Garron T. Michael
The first few years of driving for teenagers present the greatest danger. Annually, over 400,000 people are injured in motor vehicle accidents where one or more drivers were aged 16 to 20. The risks of being in a car accident are higher for that age group than for any other.
Some experts say that the frequency of teen traffic accidents is due to a combination of inexperience and overconfidence in driving abilities. Others narrow it down further, with distracted driving due to handheld electronic devices being one of the most cited triggers for car collisions. A study by the AAA Foundation for Traffic Safety found that inattention—including all forms of distracted driving—was one of the three most important causes for the majority of car accidents when teens were behind the wheel.
Technology to the Rescue?
One fact is notable in the statistics for teen driving accidents: when Mom or Dad is riding along with their teenager, accidents are very unlikely. Road safety experts suspect that this sudden improvement in driving safety happens because parents will not permit teen drivers to use cell phones while driving. The question then becomes: how can we make sure teens turn off their electronic devices even when parents aren’t in the car?
The result has been a flood of smart phone applications that attempt to accomplish exactly that. Each app is available for a variety of phone operating systems, and most have modest costs (and a few are free). Most rely on motion sensor technology. When the cell phone is moving above a minimal rate of speed—about 10 miles per hour—the ability to call out, receive calls, or use text messaging services may be shut off. Of course, each app has a different set of functions and features. Many have an “instant disable” function that allows the cell phone owner to make a call in an emergency situation—and some of those will simultaneously send an e-mail message to parents to notify them that the suppression feature has been turned off.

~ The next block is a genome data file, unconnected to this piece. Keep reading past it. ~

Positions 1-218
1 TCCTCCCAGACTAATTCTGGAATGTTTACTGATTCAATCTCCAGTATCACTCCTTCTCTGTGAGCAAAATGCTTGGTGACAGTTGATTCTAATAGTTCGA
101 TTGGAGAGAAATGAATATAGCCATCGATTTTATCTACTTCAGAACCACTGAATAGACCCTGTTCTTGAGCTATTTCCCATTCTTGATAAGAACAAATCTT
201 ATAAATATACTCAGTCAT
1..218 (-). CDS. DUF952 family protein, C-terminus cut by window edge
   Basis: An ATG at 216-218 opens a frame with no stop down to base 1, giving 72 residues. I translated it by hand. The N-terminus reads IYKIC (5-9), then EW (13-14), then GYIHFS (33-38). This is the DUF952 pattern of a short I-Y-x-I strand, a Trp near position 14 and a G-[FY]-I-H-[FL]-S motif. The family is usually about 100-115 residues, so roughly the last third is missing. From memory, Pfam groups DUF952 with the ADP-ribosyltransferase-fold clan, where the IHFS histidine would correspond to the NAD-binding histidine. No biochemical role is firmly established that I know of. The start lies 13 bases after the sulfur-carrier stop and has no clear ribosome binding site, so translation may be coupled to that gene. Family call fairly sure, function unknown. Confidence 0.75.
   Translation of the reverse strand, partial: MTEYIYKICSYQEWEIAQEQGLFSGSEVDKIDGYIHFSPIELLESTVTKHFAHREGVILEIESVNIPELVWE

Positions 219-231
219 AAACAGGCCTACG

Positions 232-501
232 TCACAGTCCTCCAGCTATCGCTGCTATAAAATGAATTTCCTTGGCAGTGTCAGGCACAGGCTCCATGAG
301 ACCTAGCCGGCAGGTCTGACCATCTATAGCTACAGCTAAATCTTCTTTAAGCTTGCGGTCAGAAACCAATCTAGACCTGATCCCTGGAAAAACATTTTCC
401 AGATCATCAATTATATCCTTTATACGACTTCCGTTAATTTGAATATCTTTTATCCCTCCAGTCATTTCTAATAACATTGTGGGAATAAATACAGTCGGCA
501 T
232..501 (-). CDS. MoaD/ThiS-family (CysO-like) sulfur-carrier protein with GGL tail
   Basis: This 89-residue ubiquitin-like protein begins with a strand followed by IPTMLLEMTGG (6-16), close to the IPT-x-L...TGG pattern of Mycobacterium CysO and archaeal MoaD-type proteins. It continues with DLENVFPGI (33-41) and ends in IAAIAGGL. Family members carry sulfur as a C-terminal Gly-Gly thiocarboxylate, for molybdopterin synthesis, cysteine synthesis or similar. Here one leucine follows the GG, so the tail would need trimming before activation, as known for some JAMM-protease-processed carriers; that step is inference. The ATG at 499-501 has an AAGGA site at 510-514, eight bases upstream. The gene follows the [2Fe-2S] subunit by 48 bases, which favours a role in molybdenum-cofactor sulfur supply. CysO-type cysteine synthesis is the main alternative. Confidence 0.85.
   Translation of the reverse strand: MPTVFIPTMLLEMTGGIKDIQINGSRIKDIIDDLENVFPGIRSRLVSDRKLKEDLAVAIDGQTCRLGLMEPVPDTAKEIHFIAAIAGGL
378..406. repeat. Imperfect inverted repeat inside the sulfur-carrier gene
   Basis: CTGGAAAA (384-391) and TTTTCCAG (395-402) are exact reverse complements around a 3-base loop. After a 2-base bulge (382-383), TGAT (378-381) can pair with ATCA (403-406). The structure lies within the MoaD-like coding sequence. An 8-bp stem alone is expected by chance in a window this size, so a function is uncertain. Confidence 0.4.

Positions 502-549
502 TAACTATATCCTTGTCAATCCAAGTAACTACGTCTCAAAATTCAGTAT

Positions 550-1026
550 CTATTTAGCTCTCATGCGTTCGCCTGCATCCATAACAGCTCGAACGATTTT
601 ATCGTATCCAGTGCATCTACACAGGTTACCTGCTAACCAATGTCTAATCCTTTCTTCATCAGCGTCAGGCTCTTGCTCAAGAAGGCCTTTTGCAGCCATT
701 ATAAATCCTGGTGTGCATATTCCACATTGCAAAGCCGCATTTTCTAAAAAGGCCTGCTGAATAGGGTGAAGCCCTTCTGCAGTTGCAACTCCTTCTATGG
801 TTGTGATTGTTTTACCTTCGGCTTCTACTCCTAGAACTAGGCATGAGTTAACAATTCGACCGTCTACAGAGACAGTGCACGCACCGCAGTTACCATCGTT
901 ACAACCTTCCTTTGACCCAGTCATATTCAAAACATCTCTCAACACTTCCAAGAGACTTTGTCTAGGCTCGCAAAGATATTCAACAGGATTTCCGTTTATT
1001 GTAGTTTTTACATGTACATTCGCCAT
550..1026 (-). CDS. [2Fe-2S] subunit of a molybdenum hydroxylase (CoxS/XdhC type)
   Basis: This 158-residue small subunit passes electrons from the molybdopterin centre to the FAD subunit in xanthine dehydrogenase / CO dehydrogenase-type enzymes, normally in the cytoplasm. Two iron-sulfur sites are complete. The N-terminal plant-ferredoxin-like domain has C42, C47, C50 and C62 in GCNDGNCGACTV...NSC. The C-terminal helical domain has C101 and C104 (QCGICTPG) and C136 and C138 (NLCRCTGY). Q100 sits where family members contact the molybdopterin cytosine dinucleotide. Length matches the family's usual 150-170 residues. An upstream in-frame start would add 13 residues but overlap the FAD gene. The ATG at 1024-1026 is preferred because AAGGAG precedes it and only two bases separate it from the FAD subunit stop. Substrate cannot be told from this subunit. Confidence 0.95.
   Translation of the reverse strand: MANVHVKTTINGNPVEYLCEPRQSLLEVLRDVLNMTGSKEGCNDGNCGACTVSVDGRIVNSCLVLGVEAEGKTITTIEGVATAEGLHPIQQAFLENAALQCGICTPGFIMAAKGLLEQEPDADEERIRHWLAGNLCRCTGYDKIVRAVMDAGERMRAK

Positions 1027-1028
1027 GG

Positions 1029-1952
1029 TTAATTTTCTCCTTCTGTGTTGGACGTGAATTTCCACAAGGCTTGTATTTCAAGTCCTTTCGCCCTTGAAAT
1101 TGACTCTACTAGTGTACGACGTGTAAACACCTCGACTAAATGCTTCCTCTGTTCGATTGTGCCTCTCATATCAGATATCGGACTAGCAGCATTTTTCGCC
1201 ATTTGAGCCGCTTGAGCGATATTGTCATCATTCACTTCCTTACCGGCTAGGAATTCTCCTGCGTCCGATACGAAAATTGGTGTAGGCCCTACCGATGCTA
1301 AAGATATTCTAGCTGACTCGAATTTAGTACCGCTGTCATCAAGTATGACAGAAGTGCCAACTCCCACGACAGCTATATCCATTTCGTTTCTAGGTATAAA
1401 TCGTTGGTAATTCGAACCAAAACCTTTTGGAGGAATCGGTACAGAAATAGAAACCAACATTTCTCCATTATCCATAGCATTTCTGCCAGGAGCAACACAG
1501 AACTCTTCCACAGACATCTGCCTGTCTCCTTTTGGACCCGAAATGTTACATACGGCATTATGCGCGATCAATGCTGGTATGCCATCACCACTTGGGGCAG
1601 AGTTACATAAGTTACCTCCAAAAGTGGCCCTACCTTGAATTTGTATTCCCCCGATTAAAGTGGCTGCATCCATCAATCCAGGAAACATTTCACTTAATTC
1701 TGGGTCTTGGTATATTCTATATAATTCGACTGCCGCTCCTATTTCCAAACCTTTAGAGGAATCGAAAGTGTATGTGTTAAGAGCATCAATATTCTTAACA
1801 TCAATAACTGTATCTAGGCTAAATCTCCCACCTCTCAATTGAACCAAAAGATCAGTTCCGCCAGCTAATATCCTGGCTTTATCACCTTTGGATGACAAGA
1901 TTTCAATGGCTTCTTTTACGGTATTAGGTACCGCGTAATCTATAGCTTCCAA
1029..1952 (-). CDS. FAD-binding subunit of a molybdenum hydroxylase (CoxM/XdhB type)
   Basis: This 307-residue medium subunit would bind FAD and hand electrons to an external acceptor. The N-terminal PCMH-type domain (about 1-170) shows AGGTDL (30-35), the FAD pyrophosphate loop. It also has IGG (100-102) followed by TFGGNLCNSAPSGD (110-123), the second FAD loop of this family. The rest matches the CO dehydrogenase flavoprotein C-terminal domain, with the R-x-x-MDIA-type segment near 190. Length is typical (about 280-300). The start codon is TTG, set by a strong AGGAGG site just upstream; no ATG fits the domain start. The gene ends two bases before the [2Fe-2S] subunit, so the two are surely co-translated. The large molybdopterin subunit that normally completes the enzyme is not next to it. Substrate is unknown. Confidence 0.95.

It’s too soon to tell for certain whether these apps will have a significant impact on North Carolina traffic accidents by teenage drivers. The programs, which rely on smart phones’ global positioning circuits to determine when a car is in motion, will disable cells phones for teens who are passengers—as well as drivers—in a moving vehicle; this might prove unappealing to consumers over the long term. It’s probably true that these programs will be a useful step toward limiting some distracted driving, but we should not pin our hopes on a major improvement in teenage auto accident rates.
When North Carolina Distracted Driving Touches Your Life
If your friend or family member has been injured due to a reckless teenage driver or a distracted driver of any age, you should seek out advice from a Wilmington car crash lawyer. The attorneys at Speaks Law Firm offer a FREE copy of The North Carolina Auto Injury Book to anyone who calls 877-593-4233 (toll-free) and requests a free consultation about his or her traffic accident case.
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